Golden State Highways Are A California Nightmare
California is known for its car culture. But it turns out those wheels are rolling over some of the worst roads in the nation. A recent study ranked California 49th out of the 50 states for the quality of its pavement. New Jersey came in last. But California has the distinction of having the nation's worst roads in urban areas.
A Rough Ride
None of this comes as any surprise to truck driver Randy Park. He logs about 500 miles a day for Apex Logistics, delivering crushed limestone from a quarry in the high desert to factories south of Los Angeles. The days can be long, but he gets to spend them in a state-of-the-art truck. It's a 2009 Freightliner with chrome on the dash and enough toggle switches for a jet plane
"I got this truck the first of this year," says Park. “It has 140,000 [miles] on it already."
One of his favorite features is the air bag that provides extra cushioning under the driver's seat. Even so, his head snaps back as he hits the first big pothole of the trip.
And there's really no avoiding the rough pavement. A recent study from the American Association of State Highway and Transportation Officials and a nonprofit group called The Road Information Program, or TRIP, identified the 20 urban areas with the worst roads in the nation. Eight of those urban areas are in California. Park's usual routes take him through at least two of them.
For example, there's a brutal stretch of I-10 east of Los Angeles. From high up in the cab of the truck the pavement looks like a patchwork quilt of asphalt and concrete. Every seam of every repair job can be felt in the cab. And so can every crack and pothole that repair crews have yet to touch. The trailers Park hauls clatter and clang over the crevices and bumps.
"When you hit a pothole enough times," explains Park, "it jars the front end, then the front end gets out of line, then the tires start wearing funny and then you start cracking the frame. Eventually, it just tears up equipment."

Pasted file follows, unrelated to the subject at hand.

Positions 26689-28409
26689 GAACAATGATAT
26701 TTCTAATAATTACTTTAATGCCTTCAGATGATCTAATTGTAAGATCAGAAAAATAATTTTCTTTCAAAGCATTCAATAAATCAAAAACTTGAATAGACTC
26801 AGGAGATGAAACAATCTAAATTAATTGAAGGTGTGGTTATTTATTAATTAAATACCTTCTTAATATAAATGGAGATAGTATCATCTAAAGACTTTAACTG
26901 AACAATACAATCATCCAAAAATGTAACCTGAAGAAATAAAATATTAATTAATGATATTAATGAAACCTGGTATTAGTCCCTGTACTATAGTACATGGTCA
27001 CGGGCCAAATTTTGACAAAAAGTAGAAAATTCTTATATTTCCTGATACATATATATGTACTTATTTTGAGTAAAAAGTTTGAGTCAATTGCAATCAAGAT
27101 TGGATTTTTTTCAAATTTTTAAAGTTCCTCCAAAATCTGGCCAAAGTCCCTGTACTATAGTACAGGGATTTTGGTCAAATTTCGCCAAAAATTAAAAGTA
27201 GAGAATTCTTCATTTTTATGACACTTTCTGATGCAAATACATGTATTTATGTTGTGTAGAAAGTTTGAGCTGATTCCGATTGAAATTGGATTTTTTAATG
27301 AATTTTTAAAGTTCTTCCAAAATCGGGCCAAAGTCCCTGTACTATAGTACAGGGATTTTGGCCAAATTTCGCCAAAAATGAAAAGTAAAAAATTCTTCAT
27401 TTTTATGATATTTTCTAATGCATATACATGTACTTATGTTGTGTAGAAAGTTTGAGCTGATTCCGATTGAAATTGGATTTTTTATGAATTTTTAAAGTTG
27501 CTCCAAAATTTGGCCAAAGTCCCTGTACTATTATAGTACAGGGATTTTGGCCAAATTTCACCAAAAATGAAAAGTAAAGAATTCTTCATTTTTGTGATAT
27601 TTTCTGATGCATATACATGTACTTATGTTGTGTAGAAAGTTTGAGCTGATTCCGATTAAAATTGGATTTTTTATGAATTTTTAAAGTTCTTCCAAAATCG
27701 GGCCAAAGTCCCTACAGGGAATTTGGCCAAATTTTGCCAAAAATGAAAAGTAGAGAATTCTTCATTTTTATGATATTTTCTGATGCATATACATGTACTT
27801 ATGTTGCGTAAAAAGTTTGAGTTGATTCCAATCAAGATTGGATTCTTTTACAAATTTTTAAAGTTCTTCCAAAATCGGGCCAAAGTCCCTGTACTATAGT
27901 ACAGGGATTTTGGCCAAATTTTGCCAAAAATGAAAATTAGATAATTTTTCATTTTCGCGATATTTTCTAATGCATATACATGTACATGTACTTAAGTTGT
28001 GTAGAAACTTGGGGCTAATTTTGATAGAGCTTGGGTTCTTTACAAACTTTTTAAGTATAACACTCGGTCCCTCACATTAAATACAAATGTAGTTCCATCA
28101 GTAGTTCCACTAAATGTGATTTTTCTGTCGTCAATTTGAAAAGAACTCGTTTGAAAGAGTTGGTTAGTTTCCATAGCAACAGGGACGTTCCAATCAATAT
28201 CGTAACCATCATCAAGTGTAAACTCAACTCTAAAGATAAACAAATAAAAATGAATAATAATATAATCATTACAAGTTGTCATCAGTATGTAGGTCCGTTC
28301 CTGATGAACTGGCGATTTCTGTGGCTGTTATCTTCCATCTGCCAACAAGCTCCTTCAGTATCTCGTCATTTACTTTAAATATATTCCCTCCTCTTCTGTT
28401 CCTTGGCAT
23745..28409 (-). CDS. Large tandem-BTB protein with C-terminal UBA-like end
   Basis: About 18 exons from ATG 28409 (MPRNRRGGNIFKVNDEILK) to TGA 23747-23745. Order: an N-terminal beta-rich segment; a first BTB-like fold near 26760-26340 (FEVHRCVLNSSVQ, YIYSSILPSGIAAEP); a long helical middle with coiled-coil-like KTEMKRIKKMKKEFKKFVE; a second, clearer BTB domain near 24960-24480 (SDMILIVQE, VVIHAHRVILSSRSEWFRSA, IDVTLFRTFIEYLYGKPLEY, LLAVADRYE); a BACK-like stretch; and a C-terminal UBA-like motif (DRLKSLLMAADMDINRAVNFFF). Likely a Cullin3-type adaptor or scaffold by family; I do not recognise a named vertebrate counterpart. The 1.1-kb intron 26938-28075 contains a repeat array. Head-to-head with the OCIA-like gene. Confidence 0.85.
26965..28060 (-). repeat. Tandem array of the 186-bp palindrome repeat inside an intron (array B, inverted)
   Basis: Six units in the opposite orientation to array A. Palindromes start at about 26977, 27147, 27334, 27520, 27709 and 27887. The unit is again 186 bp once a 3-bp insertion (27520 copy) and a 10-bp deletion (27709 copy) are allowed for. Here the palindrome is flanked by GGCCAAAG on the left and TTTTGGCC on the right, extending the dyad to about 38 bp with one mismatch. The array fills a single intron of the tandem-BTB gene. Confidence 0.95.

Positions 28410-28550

More Than Drivers Affected
Truck drivers aren't the only ones who dodge the impacts of rough roads. In San Francisco more than 60 percent of the streets are in poor condition. You think that's bad in a car? Try it on a bike.
"People can crash and people have broken bones, unfortunately," says Neal Patel, a community planner with the San Francisco Bicycle Coalition. The organization's members can't repair the streets themselves, says Patel, but they try to help out San Francisco's two-wheeled travelers by outlining potholes with long-lasting white chalk.
"When you have something that's circled," explains Patel, "you know something is up and coming and you're able to avoid it in the appropriate amount of time."
Whatever your vehicle, bad roads are costly as well as dangerous, says Frank Moretti, the director of policy and research for TRIP.
An Expensive Drive
"Quite simply, the rougher the roads in your community that you're driving on, the quicker that vehicles are going to start falling apart," Moretti says.
TRIP also calculated just how much bad roads cost individual motorists in additional maintenance. The national average is $335 a year. But "motorists in the Los Angeles urban area are paying the greatest additional vehicle operating costs of $746 per year."
One reason for the deterioration of the nation's roads is that vehicle traffic has gone up 36 percent since 1990. States can't come up with the money to deal with the stress that puts on the pavement. California, for example, is projecting a deficit in the next year and a half of more than $20 billion. But many states are strapped for cash. And if it weren't for the federal stimulus money, says Moretti, they might find their roads in even worse shape.
A Down Payment On Repair
"The stimulus funding was a very helpful down payment to hold their ground," says Moretti. "The challenge now... will be to put in place a long-term program that can start to turn the ship around."
Until that happens, however, truck driver Park will continue to bump across California highways, changing his route now and then to avoid the very worst patches "to save the equipment and my kidneys and my liver and my back."
Park has been doing this job for 17 years, and he likes it. If only he were paid by the bump — then he'd be on Easy Street.